(Memphis) In the shadows of the old Pyramid Arena, and not far from where the Ramesses II statue ruled for more than two decades, you’ll find artifacts not belonging to Memphis, Egyptians but Memphians from Tennessee.
Located inside a secured fence are more than 12,539 commemorative bricks that once lined the front of the Pyramid.
Evelyn M. King arrived early to search for a brick she bought for her late mother, Ester Chambers.
King said, “She attended Trinity Church and was in the choir and she was one of the oldest members and they were going to honor her and I thought I would put a brick in her name.”
King looks at each of the 4-by-8 inch bricks that name people, companies, and organizations and celebrate birthdays and anniversaries.
Metropolitan Inter-Faith Association or MIFA originally sold the bricks as a fundraiser before the Pyramid was built in 1991 generating more than $621,420.
James Seacat is with MIFA’s communications department.
Seacat said, “The bricks symbolize the steadfast support of the Memphis community for the work that MIFA does daily, as well for the clients.”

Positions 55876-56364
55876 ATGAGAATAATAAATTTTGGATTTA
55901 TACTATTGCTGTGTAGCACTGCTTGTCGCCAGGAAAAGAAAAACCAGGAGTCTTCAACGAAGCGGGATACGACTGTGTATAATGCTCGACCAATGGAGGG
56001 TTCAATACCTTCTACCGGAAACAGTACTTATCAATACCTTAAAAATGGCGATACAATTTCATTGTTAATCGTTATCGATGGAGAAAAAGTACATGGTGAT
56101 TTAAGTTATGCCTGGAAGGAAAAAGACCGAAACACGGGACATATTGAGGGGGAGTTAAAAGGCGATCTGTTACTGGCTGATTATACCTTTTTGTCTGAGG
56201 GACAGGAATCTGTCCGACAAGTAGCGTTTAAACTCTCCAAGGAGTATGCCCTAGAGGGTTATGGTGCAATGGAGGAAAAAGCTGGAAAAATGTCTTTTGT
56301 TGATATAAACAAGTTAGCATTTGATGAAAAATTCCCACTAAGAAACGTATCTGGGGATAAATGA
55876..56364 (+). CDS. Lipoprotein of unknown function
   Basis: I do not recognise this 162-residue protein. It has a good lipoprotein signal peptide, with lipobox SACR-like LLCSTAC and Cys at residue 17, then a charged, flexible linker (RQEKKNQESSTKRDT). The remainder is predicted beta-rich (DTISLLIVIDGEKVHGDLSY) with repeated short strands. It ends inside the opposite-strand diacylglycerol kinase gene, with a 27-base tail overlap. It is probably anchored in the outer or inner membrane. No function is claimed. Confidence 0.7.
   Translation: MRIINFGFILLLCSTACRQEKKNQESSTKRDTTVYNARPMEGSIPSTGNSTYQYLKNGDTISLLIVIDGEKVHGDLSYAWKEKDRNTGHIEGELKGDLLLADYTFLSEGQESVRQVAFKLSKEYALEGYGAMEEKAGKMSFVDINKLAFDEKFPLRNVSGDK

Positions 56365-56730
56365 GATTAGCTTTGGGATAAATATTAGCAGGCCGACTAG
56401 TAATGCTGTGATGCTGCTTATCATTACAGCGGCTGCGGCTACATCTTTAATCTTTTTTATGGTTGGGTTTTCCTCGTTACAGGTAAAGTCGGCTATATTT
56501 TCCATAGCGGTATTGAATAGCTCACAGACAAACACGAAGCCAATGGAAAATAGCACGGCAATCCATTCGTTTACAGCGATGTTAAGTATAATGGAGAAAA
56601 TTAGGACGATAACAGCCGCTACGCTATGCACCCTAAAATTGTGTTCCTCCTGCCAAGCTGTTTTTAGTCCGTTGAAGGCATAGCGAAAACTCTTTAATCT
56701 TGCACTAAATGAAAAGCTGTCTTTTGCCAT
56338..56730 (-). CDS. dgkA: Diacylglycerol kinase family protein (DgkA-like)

Since the Ramesses statue has been moved to the University of Memphis, MIFA and the city are making the bricks available to those who want to reclaim them Friday and Saturday at the Pyramid.
Seacat said, “We would like for the people to bring some form of identification that connects them with the brick and we are happy to hand the bricks over.”
Back at the Pyramid, Evelyn King’s search continued until she spotted the brick she bought.
She plans on coming back Friday to take it home as a tribute to her mother .
King said, “I thought it was next to impossible with all of these bricks out here, I didn’t think I would find it, but I was actually praying, and oh my God, I’m so thankful.”
Friday from 3:30 to 6:30 p.m, and on Saturday from 11 a.m. to 2 p.m., people who bought the bricks can reclaim them at the Pyramid after showing proof of purchase.
The bricks that aren’t reclaimed will be relocated to the University of Memphis campus surrounding the Ramesses II statue.